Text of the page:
The Ingredient Traditional Pad Thai Never Uses

If there is one dish that represents Thailand, it is pad Thai, which is served at just about every restaurant in the world devoted to that South East Asian cuisine, as well as a few other restaurants serving pan-Asian or Asian fusion cuisine. The noodle dish is so popular that Gastronomica says it is served everywhere "from Moscow to Toronto to Witchita." 

The dish has its roots in the 1930s, back to the time when a military coup sought to turn the country's absolute monarchy into a constitutional one. One of the architects of that coup was the late Prime Minister Plaek Pibulsonggram, who was also known as Phibun and sought to encourage the creation of a Thai identity after he came to power. 

"Part of Phibun's nation-building strategy was to develop 'Thai-ness' and impose a 'Thai Great Tradition' to demonstrate the strength and unity of the Thai nation," author Penny Van Esterick wrote in "Materializing Thailand," per The Atlantic. One of those initiatives included the creation of a national dish that would be easy to make, but would also, in the long run, raise nutritional standards and improve the national diet, which, at the time, was suffering because of a rice shortage, per Thai Ginger.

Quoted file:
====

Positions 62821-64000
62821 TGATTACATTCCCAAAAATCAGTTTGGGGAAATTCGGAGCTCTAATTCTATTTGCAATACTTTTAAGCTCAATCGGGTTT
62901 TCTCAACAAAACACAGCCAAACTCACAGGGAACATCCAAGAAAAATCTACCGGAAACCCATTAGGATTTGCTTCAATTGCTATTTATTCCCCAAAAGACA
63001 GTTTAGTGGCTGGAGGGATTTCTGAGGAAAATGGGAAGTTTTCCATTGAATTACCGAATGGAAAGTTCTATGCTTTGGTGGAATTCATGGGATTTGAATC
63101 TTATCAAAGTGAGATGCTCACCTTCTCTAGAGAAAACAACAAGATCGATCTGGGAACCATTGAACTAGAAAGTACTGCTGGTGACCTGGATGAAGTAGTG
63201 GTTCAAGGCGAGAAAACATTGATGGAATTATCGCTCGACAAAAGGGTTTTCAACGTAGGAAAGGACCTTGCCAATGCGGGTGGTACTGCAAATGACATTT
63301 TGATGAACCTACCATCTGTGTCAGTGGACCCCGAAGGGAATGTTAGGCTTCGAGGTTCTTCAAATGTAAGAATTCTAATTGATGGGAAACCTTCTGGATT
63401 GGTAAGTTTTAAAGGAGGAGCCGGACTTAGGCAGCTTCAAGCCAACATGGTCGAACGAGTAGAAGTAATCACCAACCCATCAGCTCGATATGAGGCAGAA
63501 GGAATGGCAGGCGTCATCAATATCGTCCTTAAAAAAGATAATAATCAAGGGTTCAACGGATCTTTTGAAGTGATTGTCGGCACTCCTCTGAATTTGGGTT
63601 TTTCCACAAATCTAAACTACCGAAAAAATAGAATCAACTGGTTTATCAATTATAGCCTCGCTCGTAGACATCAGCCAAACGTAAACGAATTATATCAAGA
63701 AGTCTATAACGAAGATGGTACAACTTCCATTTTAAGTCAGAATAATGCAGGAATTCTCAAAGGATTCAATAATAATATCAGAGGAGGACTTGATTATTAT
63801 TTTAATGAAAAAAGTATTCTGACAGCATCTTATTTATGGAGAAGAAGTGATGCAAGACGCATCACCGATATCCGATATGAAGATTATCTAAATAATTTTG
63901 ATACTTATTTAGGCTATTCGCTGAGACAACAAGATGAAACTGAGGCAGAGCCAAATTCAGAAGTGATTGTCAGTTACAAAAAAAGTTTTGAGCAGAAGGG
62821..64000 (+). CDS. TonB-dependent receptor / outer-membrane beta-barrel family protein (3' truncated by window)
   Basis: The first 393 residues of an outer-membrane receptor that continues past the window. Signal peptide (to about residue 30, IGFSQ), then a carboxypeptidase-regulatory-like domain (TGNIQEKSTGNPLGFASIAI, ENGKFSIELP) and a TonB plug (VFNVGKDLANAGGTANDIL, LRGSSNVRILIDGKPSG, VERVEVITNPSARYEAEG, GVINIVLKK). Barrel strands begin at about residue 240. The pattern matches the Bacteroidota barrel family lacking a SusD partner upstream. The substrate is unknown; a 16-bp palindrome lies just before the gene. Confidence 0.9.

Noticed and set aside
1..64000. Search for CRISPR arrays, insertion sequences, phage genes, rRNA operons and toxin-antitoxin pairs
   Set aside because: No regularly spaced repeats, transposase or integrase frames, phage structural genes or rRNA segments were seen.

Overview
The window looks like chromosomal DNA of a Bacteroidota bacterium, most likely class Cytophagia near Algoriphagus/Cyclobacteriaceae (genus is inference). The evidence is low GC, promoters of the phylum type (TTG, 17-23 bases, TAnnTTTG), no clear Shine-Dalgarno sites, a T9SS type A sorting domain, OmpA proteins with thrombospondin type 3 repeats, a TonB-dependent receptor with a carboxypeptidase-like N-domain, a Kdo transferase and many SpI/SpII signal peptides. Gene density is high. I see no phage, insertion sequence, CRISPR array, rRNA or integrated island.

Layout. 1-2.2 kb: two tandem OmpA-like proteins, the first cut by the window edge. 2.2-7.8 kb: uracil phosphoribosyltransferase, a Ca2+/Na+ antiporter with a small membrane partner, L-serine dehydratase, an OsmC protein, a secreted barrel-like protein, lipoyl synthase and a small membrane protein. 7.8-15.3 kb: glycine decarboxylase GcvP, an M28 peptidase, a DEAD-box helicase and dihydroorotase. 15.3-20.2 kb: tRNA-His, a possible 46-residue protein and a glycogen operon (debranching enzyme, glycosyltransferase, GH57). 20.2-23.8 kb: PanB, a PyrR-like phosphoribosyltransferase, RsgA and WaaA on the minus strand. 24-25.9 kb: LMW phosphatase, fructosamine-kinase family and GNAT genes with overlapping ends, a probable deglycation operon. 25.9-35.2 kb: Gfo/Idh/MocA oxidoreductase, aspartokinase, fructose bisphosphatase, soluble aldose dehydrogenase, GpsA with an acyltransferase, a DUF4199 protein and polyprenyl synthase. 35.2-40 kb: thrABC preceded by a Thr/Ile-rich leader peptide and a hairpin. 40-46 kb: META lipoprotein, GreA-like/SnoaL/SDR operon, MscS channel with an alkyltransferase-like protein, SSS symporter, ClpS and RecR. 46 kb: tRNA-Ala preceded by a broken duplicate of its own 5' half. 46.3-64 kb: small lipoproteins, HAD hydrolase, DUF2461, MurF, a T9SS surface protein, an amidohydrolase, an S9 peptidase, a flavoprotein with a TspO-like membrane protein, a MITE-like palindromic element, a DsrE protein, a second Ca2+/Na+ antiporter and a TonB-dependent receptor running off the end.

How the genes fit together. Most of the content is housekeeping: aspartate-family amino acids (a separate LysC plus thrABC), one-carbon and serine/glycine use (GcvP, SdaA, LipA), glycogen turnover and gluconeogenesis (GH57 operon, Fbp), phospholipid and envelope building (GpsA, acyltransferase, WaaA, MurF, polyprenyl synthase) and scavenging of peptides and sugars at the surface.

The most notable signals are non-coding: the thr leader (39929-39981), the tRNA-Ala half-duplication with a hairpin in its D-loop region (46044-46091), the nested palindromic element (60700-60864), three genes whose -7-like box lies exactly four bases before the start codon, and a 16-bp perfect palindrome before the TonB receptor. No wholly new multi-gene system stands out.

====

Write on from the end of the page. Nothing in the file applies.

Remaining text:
In the years since, traditional pad Thai has not only become extremely popular, but also extremely versatile — aside from one particular ingredient.

The basic pad Thai recipe allows for some creativity -- but not with ketchup

While Phibun's idea was to create one unifying dish that would develop "Thai-ness," chefs from around the country would eventually find different ways to prepare the dish, each suited to the tastes of their own regions, per Thai Food and Travel. A more traditional recipe like the one found in Hungry for More might call for a sauce made with tamarind paste, palm sugar, shallots, and fish sauce; But Thai Food and Travel says adjustments can be made so that instead of tamarind and palm sugar, vinegar and granulated sugar, which are easier to find, can be used instead. The site also says other substitutions can be made, such as using soy sauce instead of fish sauce and ground dried chilies instead of fresh ones.

But one ingredient add-in that can only happen in Thai American kitchens is ketchup, which gives pad Thai a reddish or orange-y hue not found in authentic iterations of the dish. Thai Food and Travel and Hot Thai Kitchen say there are times American versions of pad Thai will also use paprika to make it red in an effort to make the dish more appealing to customers, but neither ketchup nor paprika are ingredients commonly found in Thai kitchens.